4. I strongly suspect that the students will have superior technical and analytical research training than many of my fellow Kilgarlin graduates.  It was a strategic short-coming of our program, but I have high hopes for the papers that the new graduates will be presenting at AIC in 5-7 years times.

Now for the…concerns. (Worries might be too critical a word.) My hope is that perhaps there is just a linguistic obstacle that perhaps the programs haven’t been able to hurdle yet in explaining their curriculum in the various forums in which I have heard them, but if not then:

  1. First and foremost, I question whether the curricula will focus too much on preparing the students for the “super” special collections’ work of illuminated manuscripts and incunables.  The Morgan and the Huntington may find themselves flush with qualified applicants (for entry level positions?), but far more collections are more…modest in scope and even more modest in the range of materials that will be treated.  It is not just that we need conservators with the ability to tackle these projects, but we need to graduate conservators who want to go and work at these more modest institutions.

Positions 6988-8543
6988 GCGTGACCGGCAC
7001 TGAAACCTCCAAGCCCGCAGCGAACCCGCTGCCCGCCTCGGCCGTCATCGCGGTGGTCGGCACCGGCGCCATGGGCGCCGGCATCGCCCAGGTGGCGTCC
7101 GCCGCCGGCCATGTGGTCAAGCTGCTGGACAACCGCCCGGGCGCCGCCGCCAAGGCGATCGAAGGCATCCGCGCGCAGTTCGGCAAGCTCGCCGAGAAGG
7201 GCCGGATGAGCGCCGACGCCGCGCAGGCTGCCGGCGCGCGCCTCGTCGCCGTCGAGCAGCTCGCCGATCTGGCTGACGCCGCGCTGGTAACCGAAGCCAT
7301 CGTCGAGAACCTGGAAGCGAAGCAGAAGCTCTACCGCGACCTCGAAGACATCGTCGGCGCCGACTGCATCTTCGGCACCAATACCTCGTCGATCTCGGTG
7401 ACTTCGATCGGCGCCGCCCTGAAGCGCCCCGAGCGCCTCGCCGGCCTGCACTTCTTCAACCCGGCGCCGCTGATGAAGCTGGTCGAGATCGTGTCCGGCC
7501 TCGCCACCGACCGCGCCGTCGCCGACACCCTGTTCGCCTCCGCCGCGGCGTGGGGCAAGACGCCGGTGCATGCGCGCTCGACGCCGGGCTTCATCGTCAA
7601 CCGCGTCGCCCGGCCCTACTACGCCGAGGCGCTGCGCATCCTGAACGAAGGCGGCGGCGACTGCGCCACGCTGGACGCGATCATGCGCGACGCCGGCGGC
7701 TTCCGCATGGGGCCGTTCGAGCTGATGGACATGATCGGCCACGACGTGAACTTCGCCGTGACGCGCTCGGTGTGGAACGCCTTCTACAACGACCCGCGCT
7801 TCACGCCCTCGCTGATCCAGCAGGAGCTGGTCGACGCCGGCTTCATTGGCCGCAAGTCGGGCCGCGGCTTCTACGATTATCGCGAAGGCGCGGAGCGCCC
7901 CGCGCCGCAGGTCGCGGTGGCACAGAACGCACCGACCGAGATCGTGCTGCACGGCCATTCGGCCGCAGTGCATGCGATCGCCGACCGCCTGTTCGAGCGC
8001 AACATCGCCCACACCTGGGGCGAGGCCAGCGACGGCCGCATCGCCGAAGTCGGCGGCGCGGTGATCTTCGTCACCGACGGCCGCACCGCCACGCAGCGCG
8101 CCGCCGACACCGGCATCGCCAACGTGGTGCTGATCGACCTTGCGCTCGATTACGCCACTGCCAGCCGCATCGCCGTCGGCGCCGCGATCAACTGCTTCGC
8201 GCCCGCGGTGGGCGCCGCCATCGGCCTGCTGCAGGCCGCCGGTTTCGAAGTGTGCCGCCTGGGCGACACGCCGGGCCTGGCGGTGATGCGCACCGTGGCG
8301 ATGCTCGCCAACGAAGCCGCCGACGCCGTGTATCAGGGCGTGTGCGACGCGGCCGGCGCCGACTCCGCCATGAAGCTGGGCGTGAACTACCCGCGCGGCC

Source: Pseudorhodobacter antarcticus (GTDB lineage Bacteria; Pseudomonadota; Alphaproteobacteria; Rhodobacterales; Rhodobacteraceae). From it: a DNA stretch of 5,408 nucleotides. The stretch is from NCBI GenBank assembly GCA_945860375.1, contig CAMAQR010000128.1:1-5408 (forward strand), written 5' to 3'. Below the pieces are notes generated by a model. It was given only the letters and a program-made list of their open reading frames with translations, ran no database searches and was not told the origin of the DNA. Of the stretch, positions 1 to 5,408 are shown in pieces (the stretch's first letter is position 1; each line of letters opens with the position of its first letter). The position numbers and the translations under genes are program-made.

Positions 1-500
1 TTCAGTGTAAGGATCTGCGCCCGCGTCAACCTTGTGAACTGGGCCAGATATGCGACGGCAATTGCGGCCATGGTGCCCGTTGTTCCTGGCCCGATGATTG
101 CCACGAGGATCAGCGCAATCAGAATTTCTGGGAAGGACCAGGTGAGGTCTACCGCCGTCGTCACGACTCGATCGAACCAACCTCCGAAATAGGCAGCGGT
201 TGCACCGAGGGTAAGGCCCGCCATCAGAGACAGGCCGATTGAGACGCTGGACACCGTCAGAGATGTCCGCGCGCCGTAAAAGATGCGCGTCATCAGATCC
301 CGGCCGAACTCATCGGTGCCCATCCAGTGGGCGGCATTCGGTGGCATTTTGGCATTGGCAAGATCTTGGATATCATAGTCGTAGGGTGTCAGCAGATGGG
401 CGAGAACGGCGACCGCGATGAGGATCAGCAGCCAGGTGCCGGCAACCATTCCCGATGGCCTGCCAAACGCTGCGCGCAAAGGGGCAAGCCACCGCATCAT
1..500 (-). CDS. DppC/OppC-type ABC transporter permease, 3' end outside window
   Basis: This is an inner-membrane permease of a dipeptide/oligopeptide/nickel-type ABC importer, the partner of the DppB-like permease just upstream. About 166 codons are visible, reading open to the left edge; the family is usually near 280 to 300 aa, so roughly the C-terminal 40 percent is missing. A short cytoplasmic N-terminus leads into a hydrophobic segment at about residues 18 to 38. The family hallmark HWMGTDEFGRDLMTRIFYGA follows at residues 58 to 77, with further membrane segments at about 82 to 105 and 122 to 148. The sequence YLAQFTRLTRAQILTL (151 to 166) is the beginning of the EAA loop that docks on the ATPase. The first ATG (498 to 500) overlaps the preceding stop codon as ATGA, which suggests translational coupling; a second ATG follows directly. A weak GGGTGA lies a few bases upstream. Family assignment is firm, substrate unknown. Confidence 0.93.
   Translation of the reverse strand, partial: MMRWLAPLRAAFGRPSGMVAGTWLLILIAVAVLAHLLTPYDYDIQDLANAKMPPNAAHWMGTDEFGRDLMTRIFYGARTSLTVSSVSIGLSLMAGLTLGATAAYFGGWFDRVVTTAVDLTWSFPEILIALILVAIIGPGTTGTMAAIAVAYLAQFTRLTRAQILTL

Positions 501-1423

2. Judy Walsh said that the graduate coursework was like getting a “learner’s permit.” Now I am not always one for metaphors, but to follow this one, I would say that new graduates need to be closer to their trucker’s licenses than learner’s permits. There simply aren’t enough post-graduate fellowships to build up skills that should be learned while in school. Graduates need to be ready to be the only conservation (and maybe preservation presence) at a small institution with big problems.